Ex-NYPD Cop Gets 6 Years for Long Island Burglary Spree

first_imgSign up for our COVID-19 newsletter to stay up-to-date on the latest coronavirus news throughout New York An ex-New York City police detective was sentenced Thursday to six years in prison for his role in a burglary ring that stole more than $10 million in cash and property from Long Island homes and businesses over a four-year span.At Central Islip federal court in 2014, Rafael Astacio, 43, of Copiague, had pleaded guilty to conspiracy to commit interstate transportation of stolen property and filing a fraudulent tax return.“By victimizing the very same people he took an oath to serve and protect, the defendant compounded his criminal acts,” said Robert Capers, U.S. Attorney for the Eastern District of New York.Astacio was arrested four years ago as part of a five-man team that broke into 10 homes and three dozen businesses during their spree between 2009 and 2012, authorities have said.The crew used sledge hammers, wire cutters, blow torches and crowbars, as well as police scanners and cell phone jammers, authorities explained. In addition, the crew staked out potential victims to determine when they would be out of their homes and businesses. Astacio’s assignments were to be the lookout, to monitor a police scanner and to transport the stolen merchandise across state lines so it could be sold on the black market.In handing down the ex-cop’s sentence, U.S. District Judge Joseph Bianco also ordered Astacio to pay nearly $2 million in restitution to his victims.Nassau County prosecutors worked with federal authorities on the case.“While most police officers serve with integrity and honor, former Detective Astacio broke his oath and the law when he conspired with others to steal millions of dollars’ worth of property and cash from homes and businesses in our area,” Nassau District Attorney Madeline Singas said. “Thanks to the collaborative efforts of local and federal law enforcement partners, this crooked cop was caught and successfully prosecuted, and he will never tarnish the badge again.”last_img read more

Family, not feature wins or fame, become Gould’s biggest accomplishment in racing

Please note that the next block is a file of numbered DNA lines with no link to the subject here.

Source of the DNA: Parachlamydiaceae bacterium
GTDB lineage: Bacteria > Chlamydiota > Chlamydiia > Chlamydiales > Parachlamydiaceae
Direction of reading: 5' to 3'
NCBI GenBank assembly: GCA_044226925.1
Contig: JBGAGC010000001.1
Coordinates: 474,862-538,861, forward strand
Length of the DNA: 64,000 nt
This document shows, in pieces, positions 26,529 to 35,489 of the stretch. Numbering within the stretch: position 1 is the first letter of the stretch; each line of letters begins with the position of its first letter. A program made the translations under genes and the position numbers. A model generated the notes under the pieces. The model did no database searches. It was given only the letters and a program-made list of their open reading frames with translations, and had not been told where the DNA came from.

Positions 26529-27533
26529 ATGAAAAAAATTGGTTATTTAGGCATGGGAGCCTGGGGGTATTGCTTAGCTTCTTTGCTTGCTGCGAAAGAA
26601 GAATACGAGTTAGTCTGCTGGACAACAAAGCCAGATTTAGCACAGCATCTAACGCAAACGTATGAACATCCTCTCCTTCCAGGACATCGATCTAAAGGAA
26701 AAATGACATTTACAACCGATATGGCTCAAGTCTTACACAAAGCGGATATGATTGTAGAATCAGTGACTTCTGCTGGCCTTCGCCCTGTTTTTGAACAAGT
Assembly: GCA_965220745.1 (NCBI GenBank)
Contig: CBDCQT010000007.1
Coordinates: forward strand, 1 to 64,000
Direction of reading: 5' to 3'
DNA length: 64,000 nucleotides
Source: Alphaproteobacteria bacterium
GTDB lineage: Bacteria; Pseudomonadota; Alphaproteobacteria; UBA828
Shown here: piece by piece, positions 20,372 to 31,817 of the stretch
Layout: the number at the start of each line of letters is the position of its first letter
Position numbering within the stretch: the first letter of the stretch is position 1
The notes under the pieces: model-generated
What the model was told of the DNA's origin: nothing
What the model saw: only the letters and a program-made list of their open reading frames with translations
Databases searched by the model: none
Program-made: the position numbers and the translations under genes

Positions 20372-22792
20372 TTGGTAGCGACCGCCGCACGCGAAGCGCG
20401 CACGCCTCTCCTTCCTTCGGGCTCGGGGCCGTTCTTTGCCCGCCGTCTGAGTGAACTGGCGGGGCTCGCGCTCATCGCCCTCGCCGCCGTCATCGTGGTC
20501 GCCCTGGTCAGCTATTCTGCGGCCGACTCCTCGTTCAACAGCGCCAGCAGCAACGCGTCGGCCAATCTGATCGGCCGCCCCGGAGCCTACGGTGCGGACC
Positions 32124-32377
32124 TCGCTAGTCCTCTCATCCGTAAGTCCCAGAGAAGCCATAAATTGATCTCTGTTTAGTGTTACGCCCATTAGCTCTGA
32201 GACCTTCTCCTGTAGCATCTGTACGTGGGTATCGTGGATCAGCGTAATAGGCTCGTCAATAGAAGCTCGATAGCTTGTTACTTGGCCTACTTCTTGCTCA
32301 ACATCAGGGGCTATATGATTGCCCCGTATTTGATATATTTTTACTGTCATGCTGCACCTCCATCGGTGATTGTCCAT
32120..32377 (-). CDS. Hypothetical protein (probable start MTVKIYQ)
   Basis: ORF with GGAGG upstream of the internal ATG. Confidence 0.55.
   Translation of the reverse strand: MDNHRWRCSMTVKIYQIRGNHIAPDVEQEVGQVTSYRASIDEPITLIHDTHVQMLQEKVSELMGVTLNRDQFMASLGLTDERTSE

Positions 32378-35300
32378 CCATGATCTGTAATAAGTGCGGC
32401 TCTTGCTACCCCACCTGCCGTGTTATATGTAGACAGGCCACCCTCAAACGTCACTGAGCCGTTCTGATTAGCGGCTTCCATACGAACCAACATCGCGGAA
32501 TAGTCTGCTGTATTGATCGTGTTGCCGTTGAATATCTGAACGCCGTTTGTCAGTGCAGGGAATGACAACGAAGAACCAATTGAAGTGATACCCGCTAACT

first_imgRonny and Kelly Gould are joined by three-year-old sons Derek and Olyn in victory lane ear­lier this season at Southern Oklahoma Speedway. (Photo by Debbie Hix, Hix Photog­raphy)CALERA, Okla. – Ronny Gould has gotten more than feature wins and fame from racing.He’s gotten a family.Now driving an IMCA Sunoco Stock Car in his home state of Oklahoma, Gould was promoting the for­mer Lake Country Speedway a dozen years ago when he let a group of kids from a local church camp in to the races free one night.“Everything we do kind of goes back to racing,” says Gould. “I was promoting Ardmore when we let those kids in, they sent thank you’s and my wife Kelly said we could help some of them, so we became foster parents for the State of Oklahoma.”The Goulds have since fostered more than 70 children and adopted seven of their own, who now range in age from 22 to 3 … sons Scott, Charlie, Ryder, Shay, Olyn and Derek, and daughter Dan­ica.“The best part has been watching them learn and grow. It’s been totally amazing,” Gould said. “Scott is stationed in Seoul with the US Army, Charlie will graduate from high school with honors and Ryder is on the honor roll. We call Olyn ‘The Big O’ and that’s why I changed my car number from one to zero.”“We’d been married 17 years and did not have kids of our own before we became foster parents. There’s such a need for people to help kids in every state,” he continued. “Now we’re always go­ing to baseball games, dance practice and school events, and we love it.”The Goulds received a commendation from the governor after 10 years of fostering.The switch from an IMCA Modified to a SportMod and then the Stock Car resulted in less mainte­nance and allowed more time for family. Gould’s brother David, nephew William and a circle of friends that includes Chris Bragg and David Murray Jr. provide no small amount of help.“You schedule everything but we couldn’t do this without that circle of support,” Gould explained. “We have a schedule with everything from shower time to bed time posted. The youngest kids are in bed by 9 p.m. and there are nights when Kelly and I are asleep 15 minutes later.”Currently fostering another boy, the Goulds have a five bedroom, two bathroom house that Ronny says could use another three baths. The week’s grocery list typically includes eight to 10 gallons of milk and keeping up with laundry is a never-ending battle.The Goulds bought a used motorhome to get everyone to the track. Otherwise the family rides in two vehicles whenever they travel, prompting more than a few curious looks when they go out to eat and fellow diners didn’t see a school bus pull into the parking lot.“It’s weird, but if I hadn’t been promoting racing and let those kids in free that night, none of this would have happened,” said Gould. “My big accomplishment since we got married was going to Vinton and winning the 20th anniversary Challenge race. Now, watching Charlie graduate, or a three-year-old walk, or my daughter be Valentine’s queen at her elementary is really what we enjoy.”last_img read more